Interview with Tshwane leaders

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By Peter Mothiba

Tshwane Rise Mzansi lead Michael Shackleton
Tshwane Rise Mzansi lead Michael Shackleton

One on one with Tshwane leaders

This week we interview Michael Shackleton, Metro Lead of Rise Mzansi in Tshwane. 
1.You are a former member of the DA. Why did you join the selfsame DA in the first place?

I joined the DA when I was still in university as I genuinely believed at the time that it was the best vehicle to hold government to account, to unite South Africans, ultimately deliver services and improve people’s lives.

2.Why did  you quit the DA?

I do feel, as well as many others that have since left the DA, that it no longer seeks to appeal to people of all races in South Africa.

It is clear to me that the DA’s national leadership and metro mayors is made up of one race only, whereas under former national leadership this was far from the case. The DA has now regressed in its thinking, its approach and its support. It is also noteworthy that they have come out guns blazing against affirmative action – in spite of the country’s Apartheid past. This shows that they have lost touch.

3.Why did you join Rise Mzansi and not any other party?

Rise Mzansi broadly reflects the actual demographics of South Africa and empathises with and understands the actual challenges and lived experiences faced by ordinary South Africans on a daily basis. It is the party with the right solutions and the right people to address the many crises that South Africa faces. The Party’s social democratic stance means that we believe that the government must intervene in the economy and the country to better people’s lives – for example, to address the lack of running water, electricity and refuse removal in multiple communities – which no party has addressed to date.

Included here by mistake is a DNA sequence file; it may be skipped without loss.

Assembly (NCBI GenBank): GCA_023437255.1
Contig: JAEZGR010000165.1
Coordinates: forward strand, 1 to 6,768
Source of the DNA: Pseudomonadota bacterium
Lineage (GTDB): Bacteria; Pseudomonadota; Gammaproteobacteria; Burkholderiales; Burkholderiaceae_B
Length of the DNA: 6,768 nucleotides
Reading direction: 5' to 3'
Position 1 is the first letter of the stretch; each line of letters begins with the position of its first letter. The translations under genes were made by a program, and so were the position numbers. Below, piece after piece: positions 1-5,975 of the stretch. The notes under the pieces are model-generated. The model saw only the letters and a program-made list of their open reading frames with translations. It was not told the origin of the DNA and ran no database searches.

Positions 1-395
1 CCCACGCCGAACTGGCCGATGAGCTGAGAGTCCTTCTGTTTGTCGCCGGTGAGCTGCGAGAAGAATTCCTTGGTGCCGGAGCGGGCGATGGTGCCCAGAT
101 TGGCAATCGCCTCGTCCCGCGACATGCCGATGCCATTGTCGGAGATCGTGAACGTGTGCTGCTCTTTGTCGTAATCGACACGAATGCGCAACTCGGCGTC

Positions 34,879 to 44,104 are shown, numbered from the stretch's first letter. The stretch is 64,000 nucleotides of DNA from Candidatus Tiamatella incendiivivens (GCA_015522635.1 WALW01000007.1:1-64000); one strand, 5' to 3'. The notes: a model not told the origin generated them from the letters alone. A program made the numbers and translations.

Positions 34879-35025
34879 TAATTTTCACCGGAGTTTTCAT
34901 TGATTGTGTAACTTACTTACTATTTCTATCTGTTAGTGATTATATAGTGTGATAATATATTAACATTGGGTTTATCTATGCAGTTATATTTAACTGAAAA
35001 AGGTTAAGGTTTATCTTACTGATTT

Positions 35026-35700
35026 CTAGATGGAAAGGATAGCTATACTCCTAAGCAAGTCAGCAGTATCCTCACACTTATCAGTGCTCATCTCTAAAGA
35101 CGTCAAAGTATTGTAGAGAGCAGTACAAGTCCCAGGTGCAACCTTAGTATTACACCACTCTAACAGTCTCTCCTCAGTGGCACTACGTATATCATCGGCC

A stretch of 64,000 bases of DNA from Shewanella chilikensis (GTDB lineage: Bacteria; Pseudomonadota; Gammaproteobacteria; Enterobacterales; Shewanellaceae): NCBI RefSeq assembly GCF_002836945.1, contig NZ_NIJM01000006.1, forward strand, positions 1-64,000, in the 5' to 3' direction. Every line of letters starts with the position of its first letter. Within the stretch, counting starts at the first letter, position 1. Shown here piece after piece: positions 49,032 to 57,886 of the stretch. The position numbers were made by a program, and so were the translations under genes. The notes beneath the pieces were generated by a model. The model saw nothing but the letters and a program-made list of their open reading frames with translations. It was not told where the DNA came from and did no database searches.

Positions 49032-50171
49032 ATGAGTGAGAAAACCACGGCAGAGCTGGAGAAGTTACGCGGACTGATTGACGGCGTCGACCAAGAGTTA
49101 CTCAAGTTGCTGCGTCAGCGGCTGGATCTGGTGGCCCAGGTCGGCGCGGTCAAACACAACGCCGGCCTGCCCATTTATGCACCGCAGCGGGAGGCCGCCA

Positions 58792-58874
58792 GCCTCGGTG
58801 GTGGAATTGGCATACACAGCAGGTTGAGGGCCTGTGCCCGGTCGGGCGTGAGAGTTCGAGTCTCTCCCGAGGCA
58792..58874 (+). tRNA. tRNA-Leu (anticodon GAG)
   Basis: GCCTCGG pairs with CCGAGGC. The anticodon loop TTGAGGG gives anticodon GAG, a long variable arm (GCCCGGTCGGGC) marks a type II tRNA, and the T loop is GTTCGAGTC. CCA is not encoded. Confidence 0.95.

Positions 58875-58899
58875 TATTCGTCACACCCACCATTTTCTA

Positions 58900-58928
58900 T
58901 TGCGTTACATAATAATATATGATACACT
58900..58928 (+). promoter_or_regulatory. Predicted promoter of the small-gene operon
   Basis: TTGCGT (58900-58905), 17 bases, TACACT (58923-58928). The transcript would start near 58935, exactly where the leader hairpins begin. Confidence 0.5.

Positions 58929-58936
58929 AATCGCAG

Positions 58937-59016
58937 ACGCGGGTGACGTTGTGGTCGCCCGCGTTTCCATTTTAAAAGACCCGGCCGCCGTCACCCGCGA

4.What is your take on the idea of  constituency-based Parliamentary representation  as opposed to party political representation?

RISE Mzansi proposes a mixed open party-list, proportional representation, and constituency-based electoral system to establish an electoral system that has a direct link between citizens and their MPs. People cannot make an informed voting choice or hold MPs accountable if they don’t know who will represent their constituency. 75% of MPs must be elected by constituencies, with right of recall if such MPs neglect their duties or do not consult constituencies on an ongoing basis.

6.What is your take on the tender system of procuring services by the government? Must it be abolished as it brings about corruption?

We see public sector procurement as an economic lever that must balance value for money and advancing economic inclusion and justice. We will stop the corrupt abuse of BEE by politically connected individuals and businesses that overcharge taxpayers to pay kickbacks and enrich themselves. Instead, we will use public procurement to advance entrepreneurship and innovation, especially by economically marginalised groups.